IN NOVEMBER, I joined others to urge the UK Government to withdraw its proposals to cut our foreign-aid budget (News 27 November). We appealed to basic principles of Christian compassion and humanitarian concern, and made the point that our assistance to economically disadvantaged countries, gripped as they were by the same coronavirus, would be mutually beneficial.
Only a few days later — together with the Archbishop of York and the Bishop of Liverpool, and supported by 30 bishops, including, courageously, the Archbishop of Canterbury — I found myself working with the same toolkit of ideas and practical concerns to urge the Government to sign the United Nations’ Treaty on the Prohibition of Nuclear Weapons (TPNW) (News, 20 November). Observing the Government’s response, I was struck by glaring instances of doublethink.
The first was the Government’s claim to aspire to a “long-term goal of a world without nuclear weapons”, which sat uncomfortably with their assertion, almost in the same breath, that Trident should not be scrapped in the face of budgetary pressures, since “the safety and security of the United Kingdom is a long-term issue and immediate economic pressures are not sufficient rationale for taking risks with the security of the nation.”
The Government had decided, only days previously, that the aid budget that keeps people alive and builds foundational infrastructure in developing countries was not a sufficiently long-term concern to be safeguarded. What, I wonder, is meant by “long-term”? The Government did not seem to have thought it all through.
The “nuclear deterrent” — a technical euphemism to distract us from the reality of nuclear weapons, which are already causing suffering — is another idea with an inbuilt contradiction. Deterrence policy expects us to be resolutely prepared to use weapons that would have such catastrophic consequences that we cannot think of them as any more than a deterrent.
THE TPNW, built on the foundations of the 2013 Humanitarian Initiative under the Nuclear Non-Proliferation Treaty (NPT), brings us back to reality and forces us to confront the suffering caused by the use, development, and possession of nuclear weapons, and the fact that the marginalised are disproportionately affected. A certain Christian Realism of the 20th century sought to justify the view that deterrence was necessary in the face of real threats. Today, post-Cold War, there is a new reality, in the form of this treaty and 122 countries that support it.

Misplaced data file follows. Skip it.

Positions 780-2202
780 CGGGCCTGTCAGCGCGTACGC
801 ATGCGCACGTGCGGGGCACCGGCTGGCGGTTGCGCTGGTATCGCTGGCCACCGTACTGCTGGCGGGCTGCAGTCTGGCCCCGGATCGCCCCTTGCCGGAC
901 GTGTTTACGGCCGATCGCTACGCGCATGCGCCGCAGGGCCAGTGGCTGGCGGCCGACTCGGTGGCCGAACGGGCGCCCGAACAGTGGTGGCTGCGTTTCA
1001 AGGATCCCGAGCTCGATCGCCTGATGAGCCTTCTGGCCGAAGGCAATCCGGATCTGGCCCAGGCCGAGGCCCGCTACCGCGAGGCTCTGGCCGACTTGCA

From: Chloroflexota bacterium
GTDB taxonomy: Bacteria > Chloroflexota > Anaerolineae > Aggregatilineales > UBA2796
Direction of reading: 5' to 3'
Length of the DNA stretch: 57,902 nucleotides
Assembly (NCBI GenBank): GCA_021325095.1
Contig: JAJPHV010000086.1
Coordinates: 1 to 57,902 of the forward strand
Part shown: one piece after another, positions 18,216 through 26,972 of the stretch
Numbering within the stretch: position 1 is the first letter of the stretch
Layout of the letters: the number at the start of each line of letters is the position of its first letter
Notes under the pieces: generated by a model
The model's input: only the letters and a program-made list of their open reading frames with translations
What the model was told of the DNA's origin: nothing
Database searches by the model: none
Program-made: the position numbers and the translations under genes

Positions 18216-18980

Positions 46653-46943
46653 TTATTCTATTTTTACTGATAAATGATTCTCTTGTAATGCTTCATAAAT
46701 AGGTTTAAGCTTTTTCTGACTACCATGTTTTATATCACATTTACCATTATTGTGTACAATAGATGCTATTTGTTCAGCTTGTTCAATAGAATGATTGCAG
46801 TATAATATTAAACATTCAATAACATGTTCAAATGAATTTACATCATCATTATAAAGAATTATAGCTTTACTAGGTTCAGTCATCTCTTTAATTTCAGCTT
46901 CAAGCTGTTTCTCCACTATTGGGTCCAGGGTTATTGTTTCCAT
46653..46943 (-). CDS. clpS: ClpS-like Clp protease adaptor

In the House of Lords on Thursday of last week, the Government refused to acknowledge this reality. I pressed the Government to engage constructively with the TPNW, and to consider sending observers to the first meeting of states party to the treaty later this year, thereby giving us a seat in the room as states develop the treaty’s institutional and legal framework. The response gave scant evidence that the Government was ready even to hear the concerns of the countries which support it, let alone explain how they will seriously respond to this new reality in international law.
I have suggested some of the contradictions in the Government’s thinking, and yet we are told that we are the ones contradicting ourselves. We are told that the TPNW is incompatible with the NPT, to which the UK is a party. On the contrary: the TPNW provides a powerful legal reinforcement to the NPT, which itself has been progressing slowly, much to the frustration of the world beyond nuclear-armed states.
Indeed, the UN secretary-general has described the TPNW as a “further pillar of the disarmament regime”. The TPNW will, therefore, loom large over the NPT Review Conference (scheduled for August), whose success the UK, as a signatory, has a duty to ensure. We are also told that supporting the TPNW is incompatible with our NATO membership — and yet a recent study from Harvard showed this not to be the case.
THE Government could, perhaps, be forgiven for not having the time to give this issue due consideration. Of course, there are threats that are ostensibly more immediate, and political concerns that seem insurmountable.
And yet, this year, Britain is boldly reimagining itself after its exit from the European Union, and seeking to lead the way in reimagining the world through COP26 and the G7. The public has rarely been so globally aware, and, as vaccine nationalism collides with the reality of vastly exacerbated global inequalities, people are thinking about our crises in ever more overtly moral terms.
It is time now for Global Britain to show leadership, intellectual energy, and moral seriousness by engaging with the concerns of the 122 nations that support the TPNW, including their impatience with us (under, it should be said, successive governments: Labour, Coalition, Conservative) and other nuclear-weapon countries to deliver on our promises to rid the world of these weapons of mass — near-total — destruction.
Dr Christopher Cocksworth is the Bishop of Coventry.